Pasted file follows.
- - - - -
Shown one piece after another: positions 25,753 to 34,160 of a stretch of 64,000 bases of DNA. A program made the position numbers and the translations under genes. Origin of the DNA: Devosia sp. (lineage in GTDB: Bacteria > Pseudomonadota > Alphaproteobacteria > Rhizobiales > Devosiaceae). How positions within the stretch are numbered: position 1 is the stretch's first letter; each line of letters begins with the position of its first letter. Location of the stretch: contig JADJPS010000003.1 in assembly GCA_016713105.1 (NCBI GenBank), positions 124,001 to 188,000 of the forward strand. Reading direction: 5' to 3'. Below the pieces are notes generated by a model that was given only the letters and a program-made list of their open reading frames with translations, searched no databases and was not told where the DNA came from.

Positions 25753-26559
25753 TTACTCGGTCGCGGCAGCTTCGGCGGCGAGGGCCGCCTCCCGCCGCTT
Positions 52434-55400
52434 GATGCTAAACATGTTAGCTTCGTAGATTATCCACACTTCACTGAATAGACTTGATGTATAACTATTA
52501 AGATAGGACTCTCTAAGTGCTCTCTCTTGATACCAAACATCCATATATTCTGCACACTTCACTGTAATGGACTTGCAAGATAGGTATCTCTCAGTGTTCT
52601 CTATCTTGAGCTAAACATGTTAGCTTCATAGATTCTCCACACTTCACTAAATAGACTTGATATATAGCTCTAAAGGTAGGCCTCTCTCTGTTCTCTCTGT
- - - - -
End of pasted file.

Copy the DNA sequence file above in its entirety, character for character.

Shown one piece after another: positions 25,753 to 34,160 of a stretch of 64,000 bases of DNA. A program made the position numbers and the translations under genes. Origin of the DNA: Devosia sp. (lineage in GTDB: Bacteria > Pseudomonadota > Alphaproteobacteria > Rhizobiales > Devosiaceae). How positions within the stretch are numbered: position 1 is the stretch's first letter; each line of letters begins with the position of its first letter. Location of the stretch: contig JADJPS010000003.1 in assembly GCA_016713105.1 (NCBI GenBank), positions 124,001 to 188,000 of the forward strand. Reading direction: 5' to 3'. Below the pieces are notes generated by a model that was given only the letters and a program-made list of their open reading frames with translations, searched no databases and was not told where the DNA came from.

Positions 25753-26559
25753 TTACTCGGTCGCGGCAGCTTCGGCGGCGAGGGCCGCCTCCCGCCGCTT
Positions 52434-55400
52434 GATGCTAAACATGTTAGCTTCGTAGATTATCCACACTTCACTGAATAGACTTGATGTATAACTATTA
52501 AGATAGGACTCTCTAAGTGCTCTCTCTTGATACCAAACATCCATATATTCTGCACACTTCACTGTAATGGACTTGCAAGATAGGTATCTCTCAGTGTTCT
52601 CTATCTTGAGCTAAACATGTTAGCTTCATAGATTCTCCACACTTCACTAAATAGACTTGATATATAGCTCTAAAGGTAGGCCTCTCTCTGTTCTCTCTGT